How was your experience working as a teacher in Australia with anzuk Education?

My experience of working with anzuk was incredibly positive and rewarding. The guys and girls in the office are incredibly supportive and will listen to feedback, discuss the roles and schools they have available and are incredibly open and honest in their communication. I worked with anzuk in Melbourne as a casual relief teacher (CRT) for 4 months before gaining a Long Term role in a fantastic school that I was still employed with when I left to move to London 4 years later.

When did you move to London and why?

I lived and played rugby in England for 2 years when I was 17 and my father was born over here so moving back to London in January of 2018 was inevitable once I completed my teaching degree.

I have had an amazing opportunity to be able to come and teach in another country and experience such a diverse range of teaching styles, which was a massive draw and has been incredibly rewarding. I have enhanced my teaching knowledge and abilities immensely and have met so many interesting teachers and students. Working and playing in London has given me a much deeper understanding of what teachers here deal with day to day compared to what our teaching life is like in Australia.

What differences between working in Australian schools and working in UK schools stand out for you the most?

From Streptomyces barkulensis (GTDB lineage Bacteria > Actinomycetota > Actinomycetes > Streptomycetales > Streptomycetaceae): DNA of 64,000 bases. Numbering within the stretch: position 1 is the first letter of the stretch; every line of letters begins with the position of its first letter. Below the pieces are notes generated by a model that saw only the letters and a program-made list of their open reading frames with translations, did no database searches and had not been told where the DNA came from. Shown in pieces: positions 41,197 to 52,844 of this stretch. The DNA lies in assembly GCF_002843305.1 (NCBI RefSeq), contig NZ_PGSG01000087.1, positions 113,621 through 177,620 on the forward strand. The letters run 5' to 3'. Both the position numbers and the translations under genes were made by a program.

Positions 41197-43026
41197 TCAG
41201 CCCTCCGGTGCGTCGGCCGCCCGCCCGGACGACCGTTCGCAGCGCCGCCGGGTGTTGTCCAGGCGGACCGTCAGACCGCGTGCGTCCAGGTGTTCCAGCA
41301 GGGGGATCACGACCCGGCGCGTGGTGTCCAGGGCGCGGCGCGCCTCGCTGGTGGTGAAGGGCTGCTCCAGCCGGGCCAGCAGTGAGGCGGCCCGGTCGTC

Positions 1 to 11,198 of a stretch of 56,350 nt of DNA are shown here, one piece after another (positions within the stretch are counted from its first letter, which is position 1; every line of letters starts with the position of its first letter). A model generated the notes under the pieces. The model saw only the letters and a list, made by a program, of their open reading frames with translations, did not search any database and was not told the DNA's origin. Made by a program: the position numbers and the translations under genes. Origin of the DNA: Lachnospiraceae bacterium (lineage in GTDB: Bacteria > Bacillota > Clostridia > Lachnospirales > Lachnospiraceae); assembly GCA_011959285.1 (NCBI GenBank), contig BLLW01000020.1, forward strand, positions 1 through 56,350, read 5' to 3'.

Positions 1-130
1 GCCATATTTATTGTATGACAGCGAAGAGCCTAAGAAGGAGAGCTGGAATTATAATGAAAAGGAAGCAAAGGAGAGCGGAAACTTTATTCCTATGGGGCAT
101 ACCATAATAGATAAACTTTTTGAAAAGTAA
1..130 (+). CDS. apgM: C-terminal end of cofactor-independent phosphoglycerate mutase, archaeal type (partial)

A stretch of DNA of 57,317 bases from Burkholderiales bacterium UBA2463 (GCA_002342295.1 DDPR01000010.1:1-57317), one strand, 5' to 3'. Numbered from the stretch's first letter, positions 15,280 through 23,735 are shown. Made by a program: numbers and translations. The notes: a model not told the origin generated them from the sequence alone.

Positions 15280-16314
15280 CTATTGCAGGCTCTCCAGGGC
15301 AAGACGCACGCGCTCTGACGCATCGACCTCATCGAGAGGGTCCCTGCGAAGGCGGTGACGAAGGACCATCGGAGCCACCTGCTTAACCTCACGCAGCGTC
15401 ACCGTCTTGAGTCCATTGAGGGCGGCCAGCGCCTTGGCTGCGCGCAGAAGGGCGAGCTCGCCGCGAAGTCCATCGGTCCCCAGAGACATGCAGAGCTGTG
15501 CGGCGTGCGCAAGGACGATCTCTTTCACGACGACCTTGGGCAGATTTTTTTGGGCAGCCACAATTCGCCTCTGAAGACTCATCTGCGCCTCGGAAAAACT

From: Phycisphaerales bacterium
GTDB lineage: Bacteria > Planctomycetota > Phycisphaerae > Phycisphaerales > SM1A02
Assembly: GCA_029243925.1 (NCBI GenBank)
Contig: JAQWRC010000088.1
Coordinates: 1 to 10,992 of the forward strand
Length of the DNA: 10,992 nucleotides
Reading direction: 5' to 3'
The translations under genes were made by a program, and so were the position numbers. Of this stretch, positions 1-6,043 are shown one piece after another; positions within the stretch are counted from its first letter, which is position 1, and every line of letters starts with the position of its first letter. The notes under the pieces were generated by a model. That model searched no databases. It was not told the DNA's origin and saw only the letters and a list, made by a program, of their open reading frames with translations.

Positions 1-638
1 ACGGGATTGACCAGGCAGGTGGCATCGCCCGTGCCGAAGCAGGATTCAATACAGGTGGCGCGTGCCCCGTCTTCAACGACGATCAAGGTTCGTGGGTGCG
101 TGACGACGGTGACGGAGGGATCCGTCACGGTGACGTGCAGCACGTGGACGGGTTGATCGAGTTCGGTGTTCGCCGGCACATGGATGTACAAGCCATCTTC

The main things that stand out with teaching at home compared to England are that there is a lot of great support with TA’s in every classroom over here. Australian teachers are lucky to have TA’s and they are usually looking after one special needs student so having another adult in the room who can assist with any of the teacher’s needs is a wonderful part of the English teaching role.

We have a lot less pressure on us in terms of marking work and collecting data in Australia. We still need to do the proper assessment and keep data relevant to our student’s development but much of the feedback we give to students is verbal and the reliance on ‘marking’ is not prevalent at all.

What are some similarities?

The main similarities across Australia, England and probably the rest of the world is that all teachers really care about what they are doing. The best teachers go to school every day and do their absolute best no matter what they have to deal with. From my discussions with teachers in England and my knowledge of teaching in Australia, we all really care about what we are doing and we really care about what is happening with our students and our classrooms.